By Dahlberg B.E.J., Kenig C.E.
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3 (DeGiorgi 2], Nash 3]). If u is a solution of Lu = 0 in D, then u is Hlder continuous. 4 (Harnack's inequality). If u 0 and Lu = 0 in D and if K D is a compact set, then ess supK u C ess infK u where C = C (n; ; K; D). Remark: Harnack's inequality is a quantitative version of the maximum principle. Remark: For notational convenience we let min and max denote ess inf and ess sup, resp. 3. This is done using Harnack's inequality. Assume Lu = 0 in D = fx 2 Rn : jxj < 2g. Set M (r) = maxjxj r u m(r) = minjxj r u r < 1: Then M (r) ?
4 (John 6]). Assume f : R ! R measurable. Assume there exists an > 0 and a continuous function C : ! R, where = f(a; b) 2 R2 : a < bg, such that jfx 2 I : jf (x) ? C (I )j < gj > 31 jI j for each interval I = (a; b). Then f 2 BMO (R) and kf k C where C is independent of ; f and the function C . Proof. It is enough to prove the lemma for = 1. The arguments are similar to those one uses to prove John-Nirenberg's inequality once we have proved the following Claim: If I J R are intervals such that jJ j = 2jI j, then jC (I ) ?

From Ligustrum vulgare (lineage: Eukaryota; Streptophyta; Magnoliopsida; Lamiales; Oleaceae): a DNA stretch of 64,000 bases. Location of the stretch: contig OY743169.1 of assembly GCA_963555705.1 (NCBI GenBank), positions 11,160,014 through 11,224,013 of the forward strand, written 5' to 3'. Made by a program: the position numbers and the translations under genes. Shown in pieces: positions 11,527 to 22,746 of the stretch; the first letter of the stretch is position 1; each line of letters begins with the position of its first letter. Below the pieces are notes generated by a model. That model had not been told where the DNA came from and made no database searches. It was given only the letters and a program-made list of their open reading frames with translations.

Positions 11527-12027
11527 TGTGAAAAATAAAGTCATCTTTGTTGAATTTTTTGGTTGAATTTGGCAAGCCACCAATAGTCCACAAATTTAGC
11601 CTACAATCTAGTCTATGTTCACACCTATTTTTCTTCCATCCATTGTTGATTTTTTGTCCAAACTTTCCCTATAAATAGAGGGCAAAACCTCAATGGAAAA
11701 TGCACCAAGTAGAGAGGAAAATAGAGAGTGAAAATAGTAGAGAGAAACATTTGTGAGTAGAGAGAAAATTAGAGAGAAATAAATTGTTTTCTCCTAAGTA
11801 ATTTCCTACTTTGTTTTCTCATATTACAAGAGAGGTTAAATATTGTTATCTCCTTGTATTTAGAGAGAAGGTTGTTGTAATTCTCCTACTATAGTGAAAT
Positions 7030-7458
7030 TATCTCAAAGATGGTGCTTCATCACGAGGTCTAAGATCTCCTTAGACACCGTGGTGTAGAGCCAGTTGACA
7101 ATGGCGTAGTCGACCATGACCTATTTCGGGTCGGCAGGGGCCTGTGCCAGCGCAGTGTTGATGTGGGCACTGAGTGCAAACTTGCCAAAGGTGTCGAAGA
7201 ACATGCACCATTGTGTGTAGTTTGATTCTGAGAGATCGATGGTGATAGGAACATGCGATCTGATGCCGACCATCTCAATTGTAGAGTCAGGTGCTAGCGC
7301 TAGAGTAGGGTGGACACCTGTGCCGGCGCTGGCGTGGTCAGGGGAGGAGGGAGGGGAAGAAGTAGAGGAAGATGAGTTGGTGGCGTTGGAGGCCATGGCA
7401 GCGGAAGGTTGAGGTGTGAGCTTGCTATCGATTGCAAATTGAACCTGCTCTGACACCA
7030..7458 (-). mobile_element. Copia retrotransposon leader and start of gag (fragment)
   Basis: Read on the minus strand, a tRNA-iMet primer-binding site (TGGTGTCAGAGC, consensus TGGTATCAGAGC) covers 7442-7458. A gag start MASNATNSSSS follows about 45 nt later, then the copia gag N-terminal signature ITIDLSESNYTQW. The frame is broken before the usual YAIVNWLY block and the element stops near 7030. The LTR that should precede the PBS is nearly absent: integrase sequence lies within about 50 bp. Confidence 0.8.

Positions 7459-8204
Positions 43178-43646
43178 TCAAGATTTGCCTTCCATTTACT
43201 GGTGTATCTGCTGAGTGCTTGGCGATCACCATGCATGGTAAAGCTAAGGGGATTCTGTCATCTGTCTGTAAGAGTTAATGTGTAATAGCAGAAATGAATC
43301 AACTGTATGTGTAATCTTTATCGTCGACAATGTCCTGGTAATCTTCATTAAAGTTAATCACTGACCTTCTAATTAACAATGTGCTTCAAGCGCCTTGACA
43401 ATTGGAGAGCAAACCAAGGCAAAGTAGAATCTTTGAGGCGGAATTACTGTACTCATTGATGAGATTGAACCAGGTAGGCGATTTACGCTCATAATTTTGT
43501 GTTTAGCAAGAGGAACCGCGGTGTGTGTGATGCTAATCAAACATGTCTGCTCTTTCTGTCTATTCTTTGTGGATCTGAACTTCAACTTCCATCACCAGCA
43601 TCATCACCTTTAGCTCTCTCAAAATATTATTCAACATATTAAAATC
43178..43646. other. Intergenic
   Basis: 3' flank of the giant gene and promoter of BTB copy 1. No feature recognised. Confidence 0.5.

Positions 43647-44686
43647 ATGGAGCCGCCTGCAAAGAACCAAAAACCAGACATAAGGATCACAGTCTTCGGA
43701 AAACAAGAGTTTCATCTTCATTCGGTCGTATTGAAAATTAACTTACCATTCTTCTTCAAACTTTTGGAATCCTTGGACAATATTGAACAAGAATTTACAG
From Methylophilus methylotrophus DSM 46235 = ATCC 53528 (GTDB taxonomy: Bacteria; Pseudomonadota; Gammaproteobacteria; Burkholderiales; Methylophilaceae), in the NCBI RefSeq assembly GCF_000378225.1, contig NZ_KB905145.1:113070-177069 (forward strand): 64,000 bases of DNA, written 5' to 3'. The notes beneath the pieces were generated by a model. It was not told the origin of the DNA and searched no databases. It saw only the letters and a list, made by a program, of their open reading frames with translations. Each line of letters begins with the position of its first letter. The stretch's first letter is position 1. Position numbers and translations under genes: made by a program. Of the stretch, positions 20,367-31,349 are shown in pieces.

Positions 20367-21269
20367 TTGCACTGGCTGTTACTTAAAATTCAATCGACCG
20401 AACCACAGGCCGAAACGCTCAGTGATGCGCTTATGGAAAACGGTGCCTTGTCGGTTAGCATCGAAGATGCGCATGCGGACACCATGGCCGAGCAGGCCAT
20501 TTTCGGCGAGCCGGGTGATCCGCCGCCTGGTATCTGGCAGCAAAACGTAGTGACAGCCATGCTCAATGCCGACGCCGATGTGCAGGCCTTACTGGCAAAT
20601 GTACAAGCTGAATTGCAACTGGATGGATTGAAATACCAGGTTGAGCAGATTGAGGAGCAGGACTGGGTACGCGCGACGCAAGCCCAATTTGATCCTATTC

2. If f 2 L2(@D), then there exists a u such that u=0 @u @n j@D = f in D on @D where the boundary values are taken in the sense np ru(Q) ! f (P ) as Q ! e. @D and M (ru) 2 L2 (@D) with kM (ru)k2 C kf k2 where C only depends on > 1 and k'0k1 . We recall that M u(P ) = supfju(Q)j : jP ? e. on @D. 1. 1 is valid if L2 replaced by Lp for 2 p 1. 51 This is a straightforward consequence of the maximum principle and interpolation between L2 and L1 , but apart from this result we discuss the Lp-theory for the Dirichlet problem and Neumann problem in Chapter 7.